Wednesday, October 28, 2015

Author Corner With Cj Fosdick's

Welcome to Authors Corner with Cj Fosdick

Before we get started here is a little bit about her: 

Cj Fosdick’s writing career began in Milwaukee, Wisconsin after winning her first writing contest at age ten. Since then, she has flourished in tropical Minnesota with fiction and non-fiction published in local and national publications and in three short story anthologies, while giving horseback riding lessons on her mini-farm for 15 years. Her recent novel from The Wild Rose Press is a time-travel mainstream historical romance titled The Accidental Wife. She is an award-winning member of RWA, Women Writing the West, The Historical Novel Society, and a devoted Outlander fan.

Now on to the Interview!!! 

Why do you write Cj?

Because I have breathing…and reading…

What made you decide to sit down and actually start something?

Ideas and perceptions always flowing. Big impetus came when a contest judge told me the short story I entered begged to become a novel. It took 6 months to add 80,000 words and less than a year to see The Accidental Wife in print by Wild Rose Press.

What genre are your books? 

 Mostly historical, but I love to mix the genre with mystery, romance & adventure. Some of my short stories have been contemporary.

What draws you to this genre? 
 Always been a history buff, and loved costume dramas on TV or at the movies. Reading historicals is like armchair time-travel. The past enlightens the future.

Where do your ideas come from? 

 Reading good books in genres I love, traveling to historic places, researching eras and colorful people, and observing friends, family, newsworthy characters in the burlesque of life.

What are your ambitions for your writing career? 

 Best Seller status? At least writing ten more books, maybe a movie or series?

Which writers inspire you? 

Diana Gabaldon, Diana Gabaldon, Diana Gabaldon. While writing my novel, I took breaks when the muse was slowing down to read at random from any of her Outlander books. I met her at two HNS (Historical Novel Society)Writer Conferences, the most recent one in Denver in June. I was going to read from my novel but developed laryngitis and she graciously offered to read my excerpt. She’s very accessible, very intelligent, and oozes talent. The wonderful Starz TV series of Outlander has boosted her book sales. She’s currently #1 on Amazon, a worldwide best selling author in 42 countries with 26 million books sold in all. My heroine—even in the dedication of my book.
Do you have any advice for other authors on how to market their books? 

 Acquire reviews, tweet, network with other authors online or at writer conferences. Try to book appearances with book clubs. Blog, write a newsletter, post on facebook. Use every opportunity to become visible. Plan a book sale, book launch, keep business cards and print copies on hand. (I once sold 2 copies in a restaurant after being asked for directions.)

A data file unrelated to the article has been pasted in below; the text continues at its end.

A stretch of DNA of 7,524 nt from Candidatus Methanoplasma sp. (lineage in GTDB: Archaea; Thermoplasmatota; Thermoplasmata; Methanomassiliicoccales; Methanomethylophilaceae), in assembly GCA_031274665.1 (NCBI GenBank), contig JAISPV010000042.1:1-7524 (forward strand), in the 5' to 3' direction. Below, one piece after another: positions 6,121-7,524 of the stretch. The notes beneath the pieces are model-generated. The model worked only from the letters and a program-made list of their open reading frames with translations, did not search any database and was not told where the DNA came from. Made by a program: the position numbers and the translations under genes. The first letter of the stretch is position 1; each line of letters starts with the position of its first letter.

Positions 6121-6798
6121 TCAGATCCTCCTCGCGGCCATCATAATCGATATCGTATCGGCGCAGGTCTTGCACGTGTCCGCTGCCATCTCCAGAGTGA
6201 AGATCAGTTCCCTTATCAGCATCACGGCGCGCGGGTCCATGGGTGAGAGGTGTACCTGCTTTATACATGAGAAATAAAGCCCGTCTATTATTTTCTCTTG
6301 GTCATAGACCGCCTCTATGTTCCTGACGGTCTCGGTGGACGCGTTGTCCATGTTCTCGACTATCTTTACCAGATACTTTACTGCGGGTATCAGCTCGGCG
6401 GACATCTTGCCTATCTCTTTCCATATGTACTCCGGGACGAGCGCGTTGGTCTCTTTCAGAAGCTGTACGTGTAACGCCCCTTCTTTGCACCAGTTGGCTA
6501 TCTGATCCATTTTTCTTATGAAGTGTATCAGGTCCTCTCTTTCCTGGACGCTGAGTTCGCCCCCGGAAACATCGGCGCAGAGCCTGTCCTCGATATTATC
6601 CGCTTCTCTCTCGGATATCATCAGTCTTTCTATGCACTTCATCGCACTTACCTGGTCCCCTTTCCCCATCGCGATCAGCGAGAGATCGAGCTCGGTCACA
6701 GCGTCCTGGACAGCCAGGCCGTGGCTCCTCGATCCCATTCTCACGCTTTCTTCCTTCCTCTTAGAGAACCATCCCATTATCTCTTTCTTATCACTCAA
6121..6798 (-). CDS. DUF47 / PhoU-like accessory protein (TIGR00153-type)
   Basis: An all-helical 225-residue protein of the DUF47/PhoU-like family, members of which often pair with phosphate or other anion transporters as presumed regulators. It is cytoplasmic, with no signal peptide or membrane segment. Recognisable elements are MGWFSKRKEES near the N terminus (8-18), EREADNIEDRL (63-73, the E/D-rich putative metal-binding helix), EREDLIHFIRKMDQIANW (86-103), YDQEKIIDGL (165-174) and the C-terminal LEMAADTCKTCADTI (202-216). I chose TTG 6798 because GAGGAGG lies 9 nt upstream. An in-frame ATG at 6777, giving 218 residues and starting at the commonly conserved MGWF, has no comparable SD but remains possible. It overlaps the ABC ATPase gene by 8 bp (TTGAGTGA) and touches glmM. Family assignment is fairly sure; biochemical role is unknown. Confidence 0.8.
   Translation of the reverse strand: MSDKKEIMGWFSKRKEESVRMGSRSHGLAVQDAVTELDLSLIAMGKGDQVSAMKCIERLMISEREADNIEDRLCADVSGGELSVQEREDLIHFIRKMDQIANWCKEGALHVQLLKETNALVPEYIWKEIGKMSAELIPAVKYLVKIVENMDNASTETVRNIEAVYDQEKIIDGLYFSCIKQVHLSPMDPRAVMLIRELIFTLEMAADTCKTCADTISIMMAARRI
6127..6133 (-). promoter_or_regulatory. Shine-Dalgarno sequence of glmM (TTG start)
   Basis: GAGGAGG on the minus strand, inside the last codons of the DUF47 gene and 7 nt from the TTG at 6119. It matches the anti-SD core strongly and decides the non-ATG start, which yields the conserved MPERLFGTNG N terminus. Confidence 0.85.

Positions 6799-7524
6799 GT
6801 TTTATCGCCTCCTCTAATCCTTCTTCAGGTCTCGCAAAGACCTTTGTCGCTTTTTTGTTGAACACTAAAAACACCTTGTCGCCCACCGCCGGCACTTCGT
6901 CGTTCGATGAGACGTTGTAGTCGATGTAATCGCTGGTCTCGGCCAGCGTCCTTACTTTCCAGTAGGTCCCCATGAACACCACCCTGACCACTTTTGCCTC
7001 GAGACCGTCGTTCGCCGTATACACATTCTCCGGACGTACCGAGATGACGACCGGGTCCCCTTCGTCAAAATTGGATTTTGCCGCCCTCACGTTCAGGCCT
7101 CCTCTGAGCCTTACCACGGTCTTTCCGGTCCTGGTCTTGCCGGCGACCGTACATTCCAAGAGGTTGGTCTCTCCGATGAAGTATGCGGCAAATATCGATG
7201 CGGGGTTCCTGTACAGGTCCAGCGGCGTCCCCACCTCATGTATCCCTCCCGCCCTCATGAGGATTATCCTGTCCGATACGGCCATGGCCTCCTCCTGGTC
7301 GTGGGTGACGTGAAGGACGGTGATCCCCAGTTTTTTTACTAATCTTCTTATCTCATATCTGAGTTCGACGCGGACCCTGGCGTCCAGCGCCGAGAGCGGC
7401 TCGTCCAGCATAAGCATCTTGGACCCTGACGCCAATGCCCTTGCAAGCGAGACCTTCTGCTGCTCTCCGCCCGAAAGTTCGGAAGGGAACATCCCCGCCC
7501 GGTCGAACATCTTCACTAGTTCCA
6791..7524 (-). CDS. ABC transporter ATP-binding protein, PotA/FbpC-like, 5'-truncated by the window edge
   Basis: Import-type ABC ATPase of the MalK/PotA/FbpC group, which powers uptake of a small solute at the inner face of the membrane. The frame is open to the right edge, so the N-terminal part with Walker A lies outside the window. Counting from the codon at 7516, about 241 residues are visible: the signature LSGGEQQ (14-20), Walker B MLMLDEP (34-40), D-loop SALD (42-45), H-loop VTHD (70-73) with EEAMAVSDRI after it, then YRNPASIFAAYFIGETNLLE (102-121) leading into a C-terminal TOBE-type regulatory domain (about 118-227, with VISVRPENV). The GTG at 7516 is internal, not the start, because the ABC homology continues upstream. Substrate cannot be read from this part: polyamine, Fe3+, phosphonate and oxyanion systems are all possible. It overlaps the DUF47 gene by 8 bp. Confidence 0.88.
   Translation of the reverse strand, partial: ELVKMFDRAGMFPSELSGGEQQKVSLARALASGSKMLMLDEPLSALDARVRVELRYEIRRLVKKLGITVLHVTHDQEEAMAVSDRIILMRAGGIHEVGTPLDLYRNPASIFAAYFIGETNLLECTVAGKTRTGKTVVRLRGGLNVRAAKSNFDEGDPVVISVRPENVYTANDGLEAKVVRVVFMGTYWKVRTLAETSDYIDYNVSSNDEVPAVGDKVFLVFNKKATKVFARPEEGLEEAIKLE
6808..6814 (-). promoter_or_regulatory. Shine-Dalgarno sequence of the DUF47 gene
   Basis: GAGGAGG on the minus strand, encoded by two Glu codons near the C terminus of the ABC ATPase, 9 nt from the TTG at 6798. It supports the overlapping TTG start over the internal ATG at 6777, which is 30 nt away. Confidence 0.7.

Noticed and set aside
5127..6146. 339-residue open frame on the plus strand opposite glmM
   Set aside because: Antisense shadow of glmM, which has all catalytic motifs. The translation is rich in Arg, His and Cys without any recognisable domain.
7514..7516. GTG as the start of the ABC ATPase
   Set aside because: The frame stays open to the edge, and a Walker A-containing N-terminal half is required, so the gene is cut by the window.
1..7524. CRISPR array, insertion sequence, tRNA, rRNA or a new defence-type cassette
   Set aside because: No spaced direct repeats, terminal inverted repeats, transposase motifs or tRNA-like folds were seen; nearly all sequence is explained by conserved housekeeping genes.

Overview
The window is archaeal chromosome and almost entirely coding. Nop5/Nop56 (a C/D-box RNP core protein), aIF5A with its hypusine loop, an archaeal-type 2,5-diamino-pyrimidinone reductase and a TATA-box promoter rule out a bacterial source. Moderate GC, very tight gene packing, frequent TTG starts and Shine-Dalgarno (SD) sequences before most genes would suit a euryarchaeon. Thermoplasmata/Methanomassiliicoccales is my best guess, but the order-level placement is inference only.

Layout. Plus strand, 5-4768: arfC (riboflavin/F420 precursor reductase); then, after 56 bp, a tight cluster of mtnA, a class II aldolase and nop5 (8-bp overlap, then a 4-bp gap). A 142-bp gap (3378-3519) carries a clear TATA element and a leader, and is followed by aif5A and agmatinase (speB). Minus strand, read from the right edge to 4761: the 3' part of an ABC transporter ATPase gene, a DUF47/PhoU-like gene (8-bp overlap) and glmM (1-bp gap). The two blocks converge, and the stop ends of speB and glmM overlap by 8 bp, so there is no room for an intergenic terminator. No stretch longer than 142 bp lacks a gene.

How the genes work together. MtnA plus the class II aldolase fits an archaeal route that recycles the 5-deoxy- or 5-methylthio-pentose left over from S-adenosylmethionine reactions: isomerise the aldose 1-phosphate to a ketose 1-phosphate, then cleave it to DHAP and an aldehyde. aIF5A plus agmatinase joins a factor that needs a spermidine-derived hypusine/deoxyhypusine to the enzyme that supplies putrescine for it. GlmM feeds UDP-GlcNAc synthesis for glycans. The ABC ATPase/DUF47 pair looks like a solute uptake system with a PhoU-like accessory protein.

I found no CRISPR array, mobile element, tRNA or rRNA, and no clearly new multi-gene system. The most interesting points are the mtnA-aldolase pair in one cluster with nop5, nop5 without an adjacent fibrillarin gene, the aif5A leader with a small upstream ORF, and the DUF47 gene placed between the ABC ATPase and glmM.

What are your thoughts on good/bad reviews? 

 Good reviews are a perk to writing…and marketing. The one bad review I had was from a clinically depressed woman who said she “couldn’t get into it.” I knew her, and she confessed she only read a couple chapters. It was pretty ego-deflating and I reacted badly by emailing her. She blamed herself, but didn’t retract the review. I didn’t think it fair that anyone reading 16 pages out of 345 should be ethically able to review—or would even want to, but this apparently happens to other authors. As long as a bad review doesn’t pan the writing or plot, I don’t think it hurts book sales, especially if all other reviewers loved the book. We can’t control the reader’s mindset or preferences and challenging their opinion is useless. Best to just develop a thick skin and forget the bad reviews and celebrate the good ones with wine and chocolate!

Do you have a strategy for finding reviewers? 

 I asked some avid readers to review my book, asked a couple authors who’s books I liked if they would write a review or even swap reviews, snagged a Goodreads reviewer, also encouraged people who commented they loved my book to write a review, and sought reviews from multiple age groups who read the book.

Did you do a press release, Goodreads book launch or anything else to promote your work and did it work?

 With another author, I rented a room at our Athletic Club, offered wine and snacks, book and gift baskets, and 60 people showed up by invitation for a book launch party. This was very expensive, but semi-successful. Sending a press release to our local paper was less successful, but I did get a couple paragraphs in the paper. Getting bylines about my book in a local magazine after writing a couple humorous features helped me with visibility. Emailing, Facebooking and tweeting may have helped, but when I offered the eBook for sale at .99, sales shot up dramatically on my Amazon author’s chart. 

What advice would you give to aspiring writers? 

 Persist! Read the best in your chosen genre(s), then work toward emulating, equaling and even surpassing your favorites. Try to write something every day, whether it is 100 or 1000 words, even if you think its trash. Check out the webinars that are offered—especially on grammar, attend writer conferences, build an email and Facebook following, join a local writers group and/or National groups like RWA, WWW, HNS, MWA, subscribe to writer magazines and enter contests offered to see how unbiased judges (not family or friends) perceive your work. Persist!

How can my readers discover more about you and you work?

Blog: on website
Facebook: Cj Fosdick (from Rochester, MN.)
Amazon Author Page:
The Wild Rose Press:

Make sure you Check Out Her Work!!

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